Contracts Keyed to Murphy
Laidlaw v. Organ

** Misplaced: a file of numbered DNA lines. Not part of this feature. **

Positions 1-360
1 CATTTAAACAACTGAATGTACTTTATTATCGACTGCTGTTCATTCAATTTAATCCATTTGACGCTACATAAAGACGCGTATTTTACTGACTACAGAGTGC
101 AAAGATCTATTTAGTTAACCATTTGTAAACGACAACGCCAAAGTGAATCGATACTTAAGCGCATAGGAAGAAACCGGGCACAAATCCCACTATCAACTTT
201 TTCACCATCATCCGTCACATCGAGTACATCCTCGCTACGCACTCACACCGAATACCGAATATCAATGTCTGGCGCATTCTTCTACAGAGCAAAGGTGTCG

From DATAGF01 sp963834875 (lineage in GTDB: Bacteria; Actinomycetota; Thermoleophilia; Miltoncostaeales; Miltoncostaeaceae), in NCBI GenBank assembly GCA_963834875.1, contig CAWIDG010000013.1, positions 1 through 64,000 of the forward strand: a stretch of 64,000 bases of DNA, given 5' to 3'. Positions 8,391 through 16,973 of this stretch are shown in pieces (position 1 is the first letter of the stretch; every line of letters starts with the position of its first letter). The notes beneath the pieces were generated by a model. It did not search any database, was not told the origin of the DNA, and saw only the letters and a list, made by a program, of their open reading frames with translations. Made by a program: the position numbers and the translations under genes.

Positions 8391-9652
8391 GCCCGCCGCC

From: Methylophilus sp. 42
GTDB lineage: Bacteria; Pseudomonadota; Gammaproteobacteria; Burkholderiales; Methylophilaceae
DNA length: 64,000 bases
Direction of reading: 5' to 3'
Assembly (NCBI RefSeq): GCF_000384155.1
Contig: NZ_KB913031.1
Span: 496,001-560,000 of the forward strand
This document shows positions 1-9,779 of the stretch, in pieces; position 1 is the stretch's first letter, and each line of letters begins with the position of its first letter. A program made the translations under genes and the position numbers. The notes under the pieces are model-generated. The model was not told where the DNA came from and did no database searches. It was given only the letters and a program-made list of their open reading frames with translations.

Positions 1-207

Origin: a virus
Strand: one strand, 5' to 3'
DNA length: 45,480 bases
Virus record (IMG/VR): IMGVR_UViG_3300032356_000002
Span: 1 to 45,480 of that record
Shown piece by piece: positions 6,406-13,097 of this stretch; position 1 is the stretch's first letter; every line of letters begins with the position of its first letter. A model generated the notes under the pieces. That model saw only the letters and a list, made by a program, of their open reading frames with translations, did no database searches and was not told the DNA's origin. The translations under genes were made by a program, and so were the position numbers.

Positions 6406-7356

The Plaintiff/vendee, Organ (Plaintiff) and the Defendant, Laidlaw/vendor (Defendant), entered into an agreement whereby Plaintiff would buy tobacco from Defendant at an agreed upon price. Prior to completion of the sale, Plaintiff learned the War of 1812 was ending and that the value of the product would substantially increase. Defendant, at close of the sale, asked Plaintiff if he knew of any information that would affect the value of the product and Plaintiff answered in the negative, and took possession of the tobacco. The next morning, Defendant recovered the tobacco, upon learning of the change in circumstances, and Plaintiff brought suit to enforce the contract. At the trial of this matter, the Court found that Plaintiff was silent when asked directly whether the value of the goods to be purchased would change. Silence, in this case, amounted to bad faith circumvention, which caused harm to the vendor, Defendant. Plaintiff appealed.
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